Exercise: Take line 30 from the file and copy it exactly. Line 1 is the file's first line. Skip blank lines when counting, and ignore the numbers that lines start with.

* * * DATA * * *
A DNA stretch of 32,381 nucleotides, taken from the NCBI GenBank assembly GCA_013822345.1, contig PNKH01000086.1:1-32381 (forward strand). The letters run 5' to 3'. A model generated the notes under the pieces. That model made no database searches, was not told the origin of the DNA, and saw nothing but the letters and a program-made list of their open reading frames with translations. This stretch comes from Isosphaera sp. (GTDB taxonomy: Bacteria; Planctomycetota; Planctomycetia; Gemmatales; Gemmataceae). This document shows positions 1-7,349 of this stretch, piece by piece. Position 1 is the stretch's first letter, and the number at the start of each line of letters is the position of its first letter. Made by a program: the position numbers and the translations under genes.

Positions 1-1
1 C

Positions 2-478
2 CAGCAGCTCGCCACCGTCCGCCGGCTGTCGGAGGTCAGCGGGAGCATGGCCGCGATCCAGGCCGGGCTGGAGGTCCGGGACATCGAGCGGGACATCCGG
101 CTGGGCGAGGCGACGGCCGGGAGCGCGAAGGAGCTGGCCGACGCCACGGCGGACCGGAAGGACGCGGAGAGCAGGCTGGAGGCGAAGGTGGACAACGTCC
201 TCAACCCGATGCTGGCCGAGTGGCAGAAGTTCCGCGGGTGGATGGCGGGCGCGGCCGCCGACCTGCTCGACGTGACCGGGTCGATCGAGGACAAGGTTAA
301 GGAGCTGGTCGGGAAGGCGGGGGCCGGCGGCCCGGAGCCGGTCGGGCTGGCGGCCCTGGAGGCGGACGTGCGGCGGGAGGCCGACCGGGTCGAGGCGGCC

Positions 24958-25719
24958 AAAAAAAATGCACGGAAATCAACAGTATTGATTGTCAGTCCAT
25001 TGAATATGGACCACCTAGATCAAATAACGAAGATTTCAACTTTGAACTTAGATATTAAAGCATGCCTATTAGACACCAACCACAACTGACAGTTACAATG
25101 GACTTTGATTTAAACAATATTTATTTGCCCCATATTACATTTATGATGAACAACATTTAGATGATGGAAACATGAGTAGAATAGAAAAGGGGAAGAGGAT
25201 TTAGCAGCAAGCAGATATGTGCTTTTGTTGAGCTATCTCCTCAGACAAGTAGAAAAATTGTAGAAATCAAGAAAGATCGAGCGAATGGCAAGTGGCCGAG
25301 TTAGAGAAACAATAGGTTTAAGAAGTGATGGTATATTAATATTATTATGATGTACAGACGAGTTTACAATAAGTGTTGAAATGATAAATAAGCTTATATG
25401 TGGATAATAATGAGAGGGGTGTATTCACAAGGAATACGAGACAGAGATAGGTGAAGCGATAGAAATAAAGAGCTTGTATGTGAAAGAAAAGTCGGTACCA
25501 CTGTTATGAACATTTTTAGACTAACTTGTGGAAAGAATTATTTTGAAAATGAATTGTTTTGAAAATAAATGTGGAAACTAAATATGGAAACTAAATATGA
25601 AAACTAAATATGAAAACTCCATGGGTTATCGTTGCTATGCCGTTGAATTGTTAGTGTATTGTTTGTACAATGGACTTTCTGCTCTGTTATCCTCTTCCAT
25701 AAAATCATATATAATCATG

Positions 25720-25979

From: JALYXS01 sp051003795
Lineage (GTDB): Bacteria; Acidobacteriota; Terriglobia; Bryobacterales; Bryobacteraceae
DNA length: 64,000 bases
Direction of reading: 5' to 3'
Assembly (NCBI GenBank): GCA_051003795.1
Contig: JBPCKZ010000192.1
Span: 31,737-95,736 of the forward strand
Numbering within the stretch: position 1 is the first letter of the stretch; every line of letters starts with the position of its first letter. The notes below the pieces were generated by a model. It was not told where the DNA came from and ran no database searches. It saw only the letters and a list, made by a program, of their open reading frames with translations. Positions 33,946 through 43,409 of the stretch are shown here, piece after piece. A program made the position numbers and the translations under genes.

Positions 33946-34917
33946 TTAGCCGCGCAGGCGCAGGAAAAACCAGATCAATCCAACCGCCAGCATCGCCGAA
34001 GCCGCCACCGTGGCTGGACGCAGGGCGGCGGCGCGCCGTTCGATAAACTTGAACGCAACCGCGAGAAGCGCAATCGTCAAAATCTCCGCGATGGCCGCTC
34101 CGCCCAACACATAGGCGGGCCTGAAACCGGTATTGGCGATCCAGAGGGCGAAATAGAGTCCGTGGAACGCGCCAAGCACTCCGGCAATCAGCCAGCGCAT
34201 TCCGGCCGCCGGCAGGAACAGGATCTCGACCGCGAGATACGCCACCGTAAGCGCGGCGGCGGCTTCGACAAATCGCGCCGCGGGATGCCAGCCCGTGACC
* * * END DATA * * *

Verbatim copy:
34001 GCCGCCACCGTGGCTGGACGCAGGGCGGCGGCGCGCCGTTCGATAAACTTGAACGCAACCGCGAGAAGCGCAATCGTCAAAATCTCCGCGATGGCCGCTC